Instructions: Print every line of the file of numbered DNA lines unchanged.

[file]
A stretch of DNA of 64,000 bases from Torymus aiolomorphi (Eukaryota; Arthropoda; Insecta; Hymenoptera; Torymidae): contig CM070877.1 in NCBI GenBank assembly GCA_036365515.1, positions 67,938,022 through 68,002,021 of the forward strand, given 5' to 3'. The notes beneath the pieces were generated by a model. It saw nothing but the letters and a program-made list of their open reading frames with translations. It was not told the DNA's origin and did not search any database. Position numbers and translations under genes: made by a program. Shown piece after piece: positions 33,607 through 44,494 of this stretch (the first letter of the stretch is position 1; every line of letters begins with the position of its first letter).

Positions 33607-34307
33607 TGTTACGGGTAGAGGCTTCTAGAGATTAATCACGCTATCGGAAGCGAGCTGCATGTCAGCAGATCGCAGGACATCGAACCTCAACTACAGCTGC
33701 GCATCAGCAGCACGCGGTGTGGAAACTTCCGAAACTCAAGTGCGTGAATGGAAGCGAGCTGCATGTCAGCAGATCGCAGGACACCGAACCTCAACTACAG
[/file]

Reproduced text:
A stretch of DNA of 64,000 bases from Torymus aiolomorphi (Eukaryota; Arthropoda; Insecta; Hymenoptera; Torymidae): contig CM070877.1 in NCBI GenBank assembly GCA_036365515.1, positions 67,938,022 through 68,002,021 of the forward strand, given 5' to 3'. The notes beneath the pieces were generated by a model. It saw nothing but the letters and a program-made list of their open reading frames with translations. It was not told the DNA's origin and did not search any database. Position numbers and translations under genes: made by a program. Shown piece after piece: positions 33,607 through 44,494 of this stretch (the first letter of the stretch is position 1; every line of letters begins with the position of its first letter).

Positions 33607-34307
33607 TGTTACGGGTAGAGGCTTCTAGAGATTAATCACGCTATCGGAAGCGAGCTGCATGTCAGCAGATCGCAGGACATCGAACCTCAACTACAGCTGC
33701 GCATCAGCAGCACGCGGTGTGGAAACTTCCGAAACTCAAGTGCGTGAATGGAAGCGAGCTGCATGTCAGCAGATCGCAGGACACCGAACCTCAACTACAG